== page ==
- Hawks are policymakers who are predominantly concerned with rising interest rates.
- Doves, on the other hand, are more concerned with economic growth and stimulating spending through lower interest rates.
- Over time, and depending on the economic climate, policymakers may switch between a hawkish or dovish outlook.
Not too long ago, economists expected 2022 to bring with it one of the strongest economic rebounds ever witnessed. Little did they know, the story would turn far sourer than ever imagined. Inflation has surged to double-digit rates around the globe, all while economies have begun to stagnate, resulting in a painful mix of high prices and low growth, known as "stagflation".
Inflation forecasts for 2022, Source: Financial Times
In order to battle such economic difficulty, bodies such as the Federal Open Market Committee manage a nation's money supply. However, these bodies are made up of several individuals, all of whom have different opinions on the best course of action. The most distinguishing difference between these members is their stance on inflation, of which they fall into two categories - hawks, and doves.
An inflation hawk, or simply a hawk, is an individual who is predominantly concerned with the potential impact of interest rates as they relate to fiscal policy. Hawks are seen as being willing to allow interest rates to rise, as a method of keeping inflation under control.
The opposite of a hawk is a dove, those who prefer an interest rate policy more accommodative of low-interest rates to entice spending and growth in an economy.
Core to these two distinct viewpoints lies the central bank’s dual mandate: stable prices, and maximum employment. Achieving both is a balancing act, requiring the tightening of rates to keep prices stable, as well as easing interest rates in order to keep employment high.
This hawk/dove terminology is often used to describe board members of the Federal Reserve System, especially the 12 people who make up the Federal Open Market Committee (FOMC). This is the main body that is responsible for setting monetary policy. The group meets eight times each year to discuss interest rates, using key indicators to do so.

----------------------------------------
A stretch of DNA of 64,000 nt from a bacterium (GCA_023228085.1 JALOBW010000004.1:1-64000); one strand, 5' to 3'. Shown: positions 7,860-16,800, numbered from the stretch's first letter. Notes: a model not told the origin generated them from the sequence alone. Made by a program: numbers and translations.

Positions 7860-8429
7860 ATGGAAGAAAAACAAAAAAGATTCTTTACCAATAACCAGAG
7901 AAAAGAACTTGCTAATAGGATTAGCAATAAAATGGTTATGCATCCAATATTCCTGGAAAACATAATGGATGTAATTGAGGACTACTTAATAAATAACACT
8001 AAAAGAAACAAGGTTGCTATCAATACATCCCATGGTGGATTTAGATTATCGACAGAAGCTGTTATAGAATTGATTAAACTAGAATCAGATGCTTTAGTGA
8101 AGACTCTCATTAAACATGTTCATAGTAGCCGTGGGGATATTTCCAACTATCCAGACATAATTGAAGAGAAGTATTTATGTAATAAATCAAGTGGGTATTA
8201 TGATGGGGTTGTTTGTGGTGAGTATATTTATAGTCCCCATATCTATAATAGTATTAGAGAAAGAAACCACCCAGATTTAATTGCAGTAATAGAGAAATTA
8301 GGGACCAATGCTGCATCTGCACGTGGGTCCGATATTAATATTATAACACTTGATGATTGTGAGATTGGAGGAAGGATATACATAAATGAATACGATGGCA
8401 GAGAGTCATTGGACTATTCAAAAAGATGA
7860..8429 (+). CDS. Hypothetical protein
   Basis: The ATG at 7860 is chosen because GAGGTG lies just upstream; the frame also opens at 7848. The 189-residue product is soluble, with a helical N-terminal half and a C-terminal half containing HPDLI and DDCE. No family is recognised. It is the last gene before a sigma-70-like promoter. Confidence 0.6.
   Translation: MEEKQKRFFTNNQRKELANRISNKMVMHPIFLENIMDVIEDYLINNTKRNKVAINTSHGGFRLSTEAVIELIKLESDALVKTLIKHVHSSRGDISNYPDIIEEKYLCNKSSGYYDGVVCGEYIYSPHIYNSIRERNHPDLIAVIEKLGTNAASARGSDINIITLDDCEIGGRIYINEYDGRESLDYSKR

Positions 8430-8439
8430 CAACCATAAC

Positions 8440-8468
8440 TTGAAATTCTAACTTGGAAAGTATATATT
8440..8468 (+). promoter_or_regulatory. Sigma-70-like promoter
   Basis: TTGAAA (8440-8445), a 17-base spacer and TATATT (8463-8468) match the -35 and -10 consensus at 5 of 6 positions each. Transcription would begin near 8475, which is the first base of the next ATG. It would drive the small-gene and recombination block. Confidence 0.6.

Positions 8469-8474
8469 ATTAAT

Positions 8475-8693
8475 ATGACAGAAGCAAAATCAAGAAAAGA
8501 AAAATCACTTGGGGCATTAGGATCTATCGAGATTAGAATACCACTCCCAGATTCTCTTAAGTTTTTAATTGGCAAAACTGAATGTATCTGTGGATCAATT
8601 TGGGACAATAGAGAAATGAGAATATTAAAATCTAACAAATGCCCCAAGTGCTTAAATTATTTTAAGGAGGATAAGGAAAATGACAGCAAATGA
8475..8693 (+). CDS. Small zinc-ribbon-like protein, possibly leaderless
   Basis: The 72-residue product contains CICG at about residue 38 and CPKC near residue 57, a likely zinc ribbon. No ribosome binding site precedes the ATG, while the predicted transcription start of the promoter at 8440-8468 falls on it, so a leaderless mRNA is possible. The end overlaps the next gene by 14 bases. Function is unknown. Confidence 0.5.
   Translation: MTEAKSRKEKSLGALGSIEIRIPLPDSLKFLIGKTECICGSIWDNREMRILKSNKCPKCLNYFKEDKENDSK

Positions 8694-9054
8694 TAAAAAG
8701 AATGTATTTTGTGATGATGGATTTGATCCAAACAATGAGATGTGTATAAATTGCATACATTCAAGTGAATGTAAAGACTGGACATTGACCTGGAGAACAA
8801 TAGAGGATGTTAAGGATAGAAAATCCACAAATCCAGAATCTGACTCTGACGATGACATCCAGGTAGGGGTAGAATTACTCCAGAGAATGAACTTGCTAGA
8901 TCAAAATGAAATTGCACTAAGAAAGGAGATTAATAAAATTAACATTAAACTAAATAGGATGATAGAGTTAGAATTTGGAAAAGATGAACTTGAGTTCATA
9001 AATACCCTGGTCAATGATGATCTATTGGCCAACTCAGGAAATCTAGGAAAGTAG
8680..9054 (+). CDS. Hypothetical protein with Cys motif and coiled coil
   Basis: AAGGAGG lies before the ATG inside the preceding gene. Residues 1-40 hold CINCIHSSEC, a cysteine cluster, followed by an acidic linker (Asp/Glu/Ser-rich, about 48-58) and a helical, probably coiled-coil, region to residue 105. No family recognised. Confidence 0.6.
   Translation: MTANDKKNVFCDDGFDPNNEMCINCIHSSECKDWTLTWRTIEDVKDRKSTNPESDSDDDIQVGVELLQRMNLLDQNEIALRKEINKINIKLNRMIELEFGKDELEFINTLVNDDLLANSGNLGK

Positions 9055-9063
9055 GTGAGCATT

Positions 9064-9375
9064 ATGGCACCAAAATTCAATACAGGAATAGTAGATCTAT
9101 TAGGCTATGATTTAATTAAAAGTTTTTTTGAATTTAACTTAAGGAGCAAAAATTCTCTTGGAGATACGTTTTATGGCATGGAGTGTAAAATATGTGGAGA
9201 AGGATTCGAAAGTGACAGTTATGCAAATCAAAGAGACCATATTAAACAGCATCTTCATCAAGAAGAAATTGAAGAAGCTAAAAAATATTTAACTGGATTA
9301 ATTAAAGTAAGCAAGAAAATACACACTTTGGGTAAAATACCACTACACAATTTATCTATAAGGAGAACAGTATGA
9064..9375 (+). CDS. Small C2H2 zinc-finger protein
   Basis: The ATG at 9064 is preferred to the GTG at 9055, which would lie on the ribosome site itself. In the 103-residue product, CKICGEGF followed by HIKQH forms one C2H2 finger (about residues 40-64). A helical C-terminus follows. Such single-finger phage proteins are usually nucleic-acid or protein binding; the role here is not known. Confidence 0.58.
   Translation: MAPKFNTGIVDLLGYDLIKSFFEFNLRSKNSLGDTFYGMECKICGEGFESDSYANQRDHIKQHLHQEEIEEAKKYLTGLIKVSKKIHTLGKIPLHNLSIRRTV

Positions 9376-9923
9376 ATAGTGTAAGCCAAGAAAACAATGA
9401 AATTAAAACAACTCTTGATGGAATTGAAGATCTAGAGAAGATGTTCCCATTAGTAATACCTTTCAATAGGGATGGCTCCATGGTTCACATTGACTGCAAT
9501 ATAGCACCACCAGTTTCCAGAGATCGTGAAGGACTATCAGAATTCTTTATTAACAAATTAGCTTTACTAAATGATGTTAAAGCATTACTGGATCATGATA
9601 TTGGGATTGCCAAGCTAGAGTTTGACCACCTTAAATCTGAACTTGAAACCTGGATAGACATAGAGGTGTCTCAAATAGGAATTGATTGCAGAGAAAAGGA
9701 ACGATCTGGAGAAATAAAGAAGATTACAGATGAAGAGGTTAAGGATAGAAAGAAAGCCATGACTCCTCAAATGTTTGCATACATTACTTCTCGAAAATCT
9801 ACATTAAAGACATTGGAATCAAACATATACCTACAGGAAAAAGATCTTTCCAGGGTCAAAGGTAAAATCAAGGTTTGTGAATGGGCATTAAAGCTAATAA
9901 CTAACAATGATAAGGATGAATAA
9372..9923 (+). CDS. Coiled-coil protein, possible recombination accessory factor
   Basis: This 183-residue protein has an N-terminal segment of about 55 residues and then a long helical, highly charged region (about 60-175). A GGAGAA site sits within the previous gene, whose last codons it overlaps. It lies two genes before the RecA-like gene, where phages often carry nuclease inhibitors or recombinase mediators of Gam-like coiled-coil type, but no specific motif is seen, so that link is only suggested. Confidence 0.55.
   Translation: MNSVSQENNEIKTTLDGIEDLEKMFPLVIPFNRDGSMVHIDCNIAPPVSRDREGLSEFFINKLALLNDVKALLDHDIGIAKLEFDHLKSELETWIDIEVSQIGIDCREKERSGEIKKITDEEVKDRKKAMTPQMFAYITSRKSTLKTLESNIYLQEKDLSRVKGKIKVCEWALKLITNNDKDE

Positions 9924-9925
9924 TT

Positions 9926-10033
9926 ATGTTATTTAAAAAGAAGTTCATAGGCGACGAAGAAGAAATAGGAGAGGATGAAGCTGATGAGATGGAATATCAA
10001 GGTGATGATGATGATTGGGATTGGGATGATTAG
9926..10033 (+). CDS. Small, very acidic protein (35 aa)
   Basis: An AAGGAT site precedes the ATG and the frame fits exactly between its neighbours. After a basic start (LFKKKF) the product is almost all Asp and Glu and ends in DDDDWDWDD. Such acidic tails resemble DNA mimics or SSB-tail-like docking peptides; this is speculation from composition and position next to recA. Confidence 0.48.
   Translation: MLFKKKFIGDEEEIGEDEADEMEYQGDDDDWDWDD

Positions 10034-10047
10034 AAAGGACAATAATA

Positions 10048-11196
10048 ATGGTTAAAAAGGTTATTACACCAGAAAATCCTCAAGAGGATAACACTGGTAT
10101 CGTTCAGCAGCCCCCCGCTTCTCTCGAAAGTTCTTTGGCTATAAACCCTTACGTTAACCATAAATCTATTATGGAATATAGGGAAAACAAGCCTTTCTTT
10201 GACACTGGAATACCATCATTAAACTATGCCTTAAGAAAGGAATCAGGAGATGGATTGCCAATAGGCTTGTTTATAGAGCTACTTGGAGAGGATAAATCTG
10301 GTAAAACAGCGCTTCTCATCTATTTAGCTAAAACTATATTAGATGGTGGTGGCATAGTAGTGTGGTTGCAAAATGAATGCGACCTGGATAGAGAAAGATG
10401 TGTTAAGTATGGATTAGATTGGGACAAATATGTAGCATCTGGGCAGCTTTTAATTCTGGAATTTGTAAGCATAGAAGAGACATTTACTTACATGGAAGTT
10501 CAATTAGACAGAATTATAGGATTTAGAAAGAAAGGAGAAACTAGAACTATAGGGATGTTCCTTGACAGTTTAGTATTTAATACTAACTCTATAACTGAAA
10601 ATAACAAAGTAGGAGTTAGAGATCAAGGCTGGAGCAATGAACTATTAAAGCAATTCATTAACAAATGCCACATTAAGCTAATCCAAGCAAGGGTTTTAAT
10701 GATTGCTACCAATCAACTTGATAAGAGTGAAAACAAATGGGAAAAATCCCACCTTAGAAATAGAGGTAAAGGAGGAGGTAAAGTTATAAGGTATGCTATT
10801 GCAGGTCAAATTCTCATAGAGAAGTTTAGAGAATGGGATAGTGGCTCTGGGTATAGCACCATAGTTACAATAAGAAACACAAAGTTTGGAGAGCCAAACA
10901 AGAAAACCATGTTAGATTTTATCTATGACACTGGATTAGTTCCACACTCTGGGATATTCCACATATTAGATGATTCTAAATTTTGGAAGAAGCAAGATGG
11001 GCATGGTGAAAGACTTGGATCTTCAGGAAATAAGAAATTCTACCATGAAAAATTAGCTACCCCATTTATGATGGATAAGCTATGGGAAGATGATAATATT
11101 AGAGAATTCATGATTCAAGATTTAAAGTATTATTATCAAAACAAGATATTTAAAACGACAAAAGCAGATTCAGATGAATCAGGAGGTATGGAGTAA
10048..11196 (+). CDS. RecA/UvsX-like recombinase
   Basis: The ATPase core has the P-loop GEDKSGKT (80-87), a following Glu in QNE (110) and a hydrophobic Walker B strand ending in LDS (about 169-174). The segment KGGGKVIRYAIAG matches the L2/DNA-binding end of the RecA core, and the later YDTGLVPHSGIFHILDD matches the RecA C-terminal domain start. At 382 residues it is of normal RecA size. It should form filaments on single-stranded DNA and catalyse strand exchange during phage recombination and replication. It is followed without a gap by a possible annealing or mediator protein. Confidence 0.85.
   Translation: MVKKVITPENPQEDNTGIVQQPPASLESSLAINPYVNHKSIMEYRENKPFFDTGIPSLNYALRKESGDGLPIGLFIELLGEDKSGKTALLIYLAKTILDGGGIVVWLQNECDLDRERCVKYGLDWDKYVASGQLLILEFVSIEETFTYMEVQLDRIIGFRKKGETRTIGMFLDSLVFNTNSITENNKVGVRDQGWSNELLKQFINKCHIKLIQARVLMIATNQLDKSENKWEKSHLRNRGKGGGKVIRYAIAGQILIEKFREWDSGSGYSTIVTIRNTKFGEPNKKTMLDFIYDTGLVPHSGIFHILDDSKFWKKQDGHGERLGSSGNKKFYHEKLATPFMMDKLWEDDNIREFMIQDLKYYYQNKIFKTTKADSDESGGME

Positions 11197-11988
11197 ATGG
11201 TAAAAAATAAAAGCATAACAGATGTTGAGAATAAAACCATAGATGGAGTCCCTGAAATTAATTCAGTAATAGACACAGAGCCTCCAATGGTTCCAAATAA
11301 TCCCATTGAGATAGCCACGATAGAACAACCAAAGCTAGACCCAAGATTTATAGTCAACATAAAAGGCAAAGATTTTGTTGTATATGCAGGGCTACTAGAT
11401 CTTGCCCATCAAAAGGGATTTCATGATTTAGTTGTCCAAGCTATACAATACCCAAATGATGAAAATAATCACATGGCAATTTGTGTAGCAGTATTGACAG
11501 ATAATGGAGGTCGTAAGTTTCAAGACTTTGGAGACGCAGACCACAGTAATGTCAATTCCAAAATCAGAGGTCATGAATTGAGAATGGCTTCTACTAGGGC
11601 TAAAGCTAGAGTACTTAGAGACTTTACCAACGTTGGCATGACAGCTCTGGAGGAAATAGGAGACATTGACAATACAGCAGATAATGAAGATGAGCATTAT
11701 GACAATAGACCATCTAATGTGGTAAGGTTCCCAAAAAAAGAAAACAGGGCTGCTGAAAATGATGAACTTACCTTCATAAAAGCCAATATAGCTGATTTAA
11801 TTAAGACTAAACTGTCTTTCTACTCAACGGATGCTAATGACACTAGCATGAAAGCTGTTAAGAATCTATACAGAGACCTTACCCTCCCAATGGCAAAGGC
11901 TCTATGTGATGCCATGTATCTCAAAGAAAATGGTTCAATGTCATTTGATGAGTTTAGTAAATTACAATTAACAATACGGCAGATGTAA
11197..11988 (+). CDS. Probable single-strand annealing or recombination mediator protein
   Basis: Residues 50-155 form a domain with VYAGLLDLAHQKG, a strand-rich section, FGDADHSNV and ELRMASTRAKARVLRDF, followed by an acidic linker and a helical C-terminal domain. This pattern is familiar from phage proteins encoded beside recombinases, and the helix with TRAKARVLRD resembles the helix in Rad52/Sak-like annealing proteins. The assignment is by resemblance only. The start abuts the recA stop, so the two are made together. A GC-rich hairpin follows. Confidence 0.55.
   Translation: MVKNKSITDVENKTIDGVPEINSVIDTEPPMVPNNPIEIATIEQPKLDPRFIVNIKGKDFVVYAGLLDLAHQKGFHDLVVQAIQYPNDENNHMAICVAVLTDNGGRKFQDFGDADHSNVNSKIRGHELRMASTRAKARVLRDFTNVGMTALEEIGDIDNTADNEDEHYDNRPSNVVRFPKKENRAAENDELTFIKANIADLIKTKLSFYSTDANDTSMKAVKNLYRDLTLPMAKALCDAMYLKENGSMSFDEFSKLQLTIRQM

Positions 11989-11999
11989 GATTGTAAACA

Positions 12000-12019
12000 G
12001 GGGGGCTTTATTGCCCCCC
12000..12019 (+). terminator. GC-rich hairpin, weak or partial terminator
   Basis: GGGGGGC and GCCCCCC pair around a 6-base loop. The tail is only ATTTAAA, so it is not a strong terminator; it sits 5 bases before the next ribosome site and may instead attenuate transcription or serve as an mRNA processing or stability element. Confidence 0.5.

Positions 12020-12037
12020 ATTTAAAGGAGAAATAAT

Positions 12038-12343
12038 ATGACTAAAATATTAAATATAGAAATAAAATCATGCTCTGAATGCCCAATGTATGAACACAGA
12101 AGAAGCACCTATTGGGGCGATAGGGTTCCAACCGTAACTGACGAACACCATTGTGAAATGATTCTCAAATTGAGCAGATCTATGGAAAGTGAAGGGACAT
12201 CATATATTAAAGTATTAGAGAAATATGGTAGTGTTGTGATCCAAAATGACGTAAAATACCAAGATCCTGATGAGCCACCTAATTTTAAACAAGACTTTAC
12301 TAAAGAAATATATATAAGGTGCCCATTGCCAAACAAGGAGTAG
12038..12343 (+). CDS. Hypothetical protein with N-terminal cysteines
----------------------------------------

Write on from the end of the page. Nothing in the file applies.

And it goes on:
Breakdown of the hawkishness of the individual FOMC members, Source: InTouch Capital Markets
To not take a stance on either side would be to be a centrist, that is to say, neither very hawkish nor very dovish.
The story of the dove…
The dovish policymaker will attempt to encourage economic growth. This is achieved through easing interest rates in order to increase borrowing and purchasing. This tends to increase demand, motivating businesses to hire more workers and expand facilities. One major effect of this expansion Is higher prices and higher wages, ending up with inflation.
And the hawk…
The hawk is the opposite, emphasizing the importance of keeping inflation under control, doing so by raising interest rates, reducing the supply of money and limiting the growth of the economy. While a hawkish policy can be hard on people looking for work, it is beneficial for those already employed as the purchasing power of their income stays relatively stable.
When to use which?
Policymakers turn to both hawkish and dovish policies as a way to control the future economic outlook. For example, when the economy appears to be headed into a recession, policies are likely to encourage lower interest rates, a looser money supply and more consumption in order to stimulate growth. The opposite can be said for when inflation is starting to increase.